The events in Ferguson, from the shooting to the demonstrations to the grand jury deliberations to the riots, have caused ripples across the nation.

The message was clear at All Souls Unitarian Church -- regardless of skin color, religion or neighborhood -- Tulsa is one community with one goal.

It was a moment of unity in the wake of unrest.

Community organizers, clergy members and city leaders gathered to let Tulsa know where the city stands.

Rev. MC Potter of Antioch Baptist Church has been ministering to youth in the area for years and helped bring the event together.

"People are great,” Potter said. “People are valuable, especially our young people."

It was a message echoed by all, including Bartlett and Jordan, which was a sign of progress those in attendance said they're thankful for.

"We continue to do better, but we still have work to do and so seeing this and being able to be a part of this moment today was really, really important for me, and I think is really important for our community,” All Souls member Adien Weinerscmith said.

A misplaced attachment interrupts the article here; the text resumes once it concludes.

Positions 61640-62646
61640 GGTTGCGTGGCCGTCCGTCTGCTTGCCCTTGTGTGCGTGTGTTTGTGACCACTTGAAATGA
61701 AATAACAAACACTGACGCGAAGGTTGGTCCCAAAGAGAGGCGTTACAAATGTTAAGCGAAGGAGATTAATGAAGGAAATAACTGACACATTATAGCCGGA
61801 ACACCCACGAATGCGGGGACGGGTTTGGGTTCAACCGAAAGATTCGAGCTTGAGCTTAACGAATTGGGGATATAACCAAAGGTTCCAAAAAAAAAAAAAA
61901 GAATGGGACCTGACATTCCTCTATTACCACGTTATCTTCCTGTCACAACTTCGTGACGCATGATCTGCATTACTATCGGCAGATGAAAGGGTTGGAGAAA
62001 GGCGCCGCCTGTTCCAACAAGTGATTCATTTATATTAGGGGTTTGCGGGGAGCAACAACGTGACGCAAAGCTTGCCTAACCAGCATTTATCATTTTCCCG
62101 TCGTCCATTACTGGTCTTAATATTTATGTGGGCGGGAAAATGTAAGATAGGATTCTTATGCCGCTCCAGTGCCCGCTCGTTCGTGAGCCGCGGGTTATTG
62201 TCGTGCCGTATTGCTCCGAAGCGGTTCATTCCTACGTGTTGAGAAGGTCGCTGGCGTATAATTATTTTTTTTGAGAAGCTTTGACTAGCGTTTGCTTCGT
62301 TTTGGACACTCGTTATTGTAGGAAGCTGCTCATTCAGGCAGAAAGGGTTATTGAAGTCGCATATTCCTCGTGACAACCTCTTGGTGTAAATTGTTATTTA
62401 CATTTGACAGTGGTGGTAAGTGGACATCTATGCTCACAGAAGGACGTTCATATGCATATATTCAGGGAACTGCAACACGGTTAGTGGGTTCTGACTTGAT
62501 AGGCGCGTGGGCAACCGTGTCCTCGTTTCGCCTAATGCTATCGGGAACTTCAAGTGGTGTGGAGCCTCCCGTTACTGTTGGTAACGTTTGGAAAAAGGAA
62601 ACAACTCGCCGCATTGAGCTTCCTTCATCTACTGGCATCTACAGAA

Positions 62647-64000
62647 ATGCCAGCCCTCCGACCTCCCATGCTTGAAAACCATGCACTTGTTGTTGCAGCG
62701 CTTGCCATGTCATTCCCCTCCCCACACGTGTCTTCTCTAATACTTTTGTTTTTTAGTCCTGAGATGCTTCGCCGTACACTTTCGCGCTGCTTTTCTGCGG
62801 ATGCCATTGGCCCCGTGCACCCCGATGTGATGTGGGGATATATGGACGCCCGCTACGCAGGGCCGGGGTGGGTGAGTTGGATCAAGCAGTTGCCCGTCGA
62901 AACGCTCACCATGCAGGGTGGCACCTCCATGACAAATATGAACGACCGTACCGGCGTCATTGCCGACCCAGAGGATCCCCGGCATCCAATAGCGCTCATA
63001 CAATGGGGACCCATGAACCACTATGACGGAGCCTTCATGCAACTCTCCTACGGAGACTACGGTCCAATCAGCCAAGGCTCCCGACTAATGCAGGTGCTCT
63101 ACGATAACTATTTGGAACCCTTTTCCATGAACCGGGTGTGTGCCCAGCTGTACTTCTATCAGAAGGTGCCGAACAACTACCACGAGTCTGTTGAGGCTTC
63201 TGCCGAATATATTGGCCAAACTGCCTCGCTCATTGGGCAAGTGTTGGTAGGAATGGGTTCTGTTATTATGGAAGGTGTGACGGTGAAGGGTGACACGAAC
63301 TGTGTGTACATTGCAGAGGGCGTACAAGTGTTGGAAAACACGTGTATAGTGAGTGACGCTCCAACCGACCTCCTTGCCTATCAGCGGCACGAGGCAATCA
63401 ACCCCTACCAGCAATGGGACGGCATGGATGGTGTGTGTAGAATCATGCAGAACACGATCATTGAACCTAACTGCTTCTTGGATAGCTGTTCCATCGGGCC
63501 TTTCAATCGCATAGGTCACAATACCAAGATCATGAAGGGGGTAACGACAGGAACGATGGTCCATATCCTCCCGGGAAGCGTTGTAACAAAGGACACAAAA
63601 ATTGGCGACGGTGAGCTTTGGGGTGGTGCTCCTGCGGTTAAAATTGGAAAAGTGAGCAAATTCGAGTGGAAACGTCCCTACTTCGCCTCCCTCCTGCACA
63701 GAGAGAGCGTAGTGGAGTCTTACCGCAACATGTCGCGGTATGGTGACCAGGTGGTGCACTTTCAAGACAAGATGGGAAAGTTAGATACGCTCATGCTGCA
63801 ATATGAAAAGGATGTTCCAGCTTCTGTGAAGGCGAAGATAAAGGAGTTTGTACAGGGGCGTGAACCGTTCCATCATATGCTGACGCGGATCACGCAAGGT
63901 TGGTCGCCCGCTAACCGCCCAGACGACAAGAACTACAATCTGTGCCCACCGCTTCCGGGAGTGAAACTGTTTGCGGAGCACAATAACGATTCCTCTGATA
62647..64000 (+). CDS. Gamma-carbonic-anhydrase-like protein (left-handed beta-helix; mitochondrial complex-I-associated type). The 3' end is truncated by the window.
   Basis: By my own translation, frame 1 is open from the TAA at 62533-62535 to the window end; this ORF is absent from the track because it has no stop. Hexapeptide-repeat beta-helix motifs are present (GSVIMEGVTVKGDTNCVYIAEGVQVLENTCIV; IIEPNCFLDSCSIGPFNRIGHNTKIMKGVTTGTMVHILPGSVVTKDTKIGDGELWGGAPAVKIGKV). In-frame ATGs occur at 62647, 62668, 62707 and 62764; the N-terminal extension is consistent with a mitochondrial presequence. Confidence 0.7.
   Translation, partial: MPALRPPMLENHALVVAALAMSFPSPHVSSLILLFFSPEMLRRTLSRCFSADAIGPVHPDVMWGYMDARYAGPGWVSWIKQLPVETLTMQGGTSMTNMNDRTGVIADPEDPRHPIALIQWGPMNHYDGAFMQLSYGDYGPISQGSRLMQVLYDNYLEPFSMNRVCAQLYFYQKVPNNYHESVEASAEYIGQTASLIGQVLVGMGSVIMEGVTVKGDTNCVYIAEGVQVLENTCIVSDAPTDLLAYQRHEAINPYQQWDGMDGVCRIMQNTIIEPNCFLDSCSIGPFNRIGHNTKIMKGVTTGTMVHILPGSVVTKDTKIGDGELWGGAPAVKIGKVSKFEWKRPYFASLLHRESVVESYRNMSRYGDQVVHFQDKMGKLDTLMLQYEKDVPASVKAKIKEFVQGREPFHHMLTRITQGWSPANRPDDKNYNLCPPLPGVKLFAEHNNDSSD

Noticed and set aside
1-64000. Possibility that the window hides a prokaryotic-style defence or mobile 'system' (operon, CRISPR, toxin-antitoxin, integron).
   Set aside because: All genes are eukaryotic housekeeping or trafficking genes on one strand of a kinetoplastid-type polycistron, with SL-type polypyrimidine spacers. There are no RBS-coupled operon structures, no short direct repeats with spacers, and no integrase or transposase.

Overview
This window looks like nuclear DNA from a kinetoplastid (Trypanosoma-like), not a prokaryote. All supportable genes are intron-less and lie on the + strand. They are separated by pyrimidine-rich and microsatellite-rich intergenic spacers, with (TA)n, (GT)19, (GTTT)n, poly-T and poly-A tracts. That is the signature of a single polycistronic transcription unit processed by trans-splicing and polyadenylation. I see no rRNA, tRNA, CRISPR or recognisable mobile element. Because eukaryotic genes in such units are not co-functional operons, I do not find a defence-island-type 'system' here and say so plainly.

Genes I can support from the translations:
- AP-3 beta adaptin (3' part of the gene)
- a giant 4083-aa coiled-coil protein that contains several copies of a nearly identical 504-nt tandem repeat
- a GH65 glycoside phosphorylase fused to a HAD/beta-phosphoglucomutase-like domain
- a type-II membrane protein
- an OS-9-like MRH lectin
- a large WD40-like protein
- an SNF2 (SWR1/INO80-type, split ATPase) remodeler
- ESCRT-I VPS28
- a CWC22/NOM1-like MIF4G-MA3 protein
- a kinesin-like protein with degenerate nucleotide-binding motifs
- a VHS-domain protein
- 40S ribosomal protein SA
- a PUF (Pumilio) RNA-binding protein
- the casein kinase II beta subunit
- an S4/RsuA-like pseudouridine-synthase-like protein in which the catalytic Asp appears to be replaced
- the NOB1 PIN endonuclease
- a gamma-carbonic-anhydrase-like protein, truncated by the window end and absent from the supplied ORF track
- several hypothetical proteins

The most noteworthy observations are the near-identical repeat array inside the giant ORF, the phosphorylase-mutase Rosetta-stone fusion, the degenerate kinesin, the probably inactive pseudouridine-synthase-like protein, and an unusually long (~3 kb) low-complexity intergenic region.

The city leaders stressed that the communication lines are open so everyone can work together for progress.

"I think this really and truly is ‘one Tulsa,'” community leader Vanessa Hall-Haper said. “I think that if those of us within the community that are having issues come together and work with others throughout the city -- and not only in government, but in other communities -- we can come together and solve any issues and problems we may have."

Those issues and problems are ones attendees hope to be proactive about instead of reactive.

Especially as the scene continues to play out just a state away.

“Overall feeling is one of hope and certainly one of prayer. One of prayer because there's evil on every side, and I'm just prayerful that this evil don't wreak havoc right here in Tulsa.”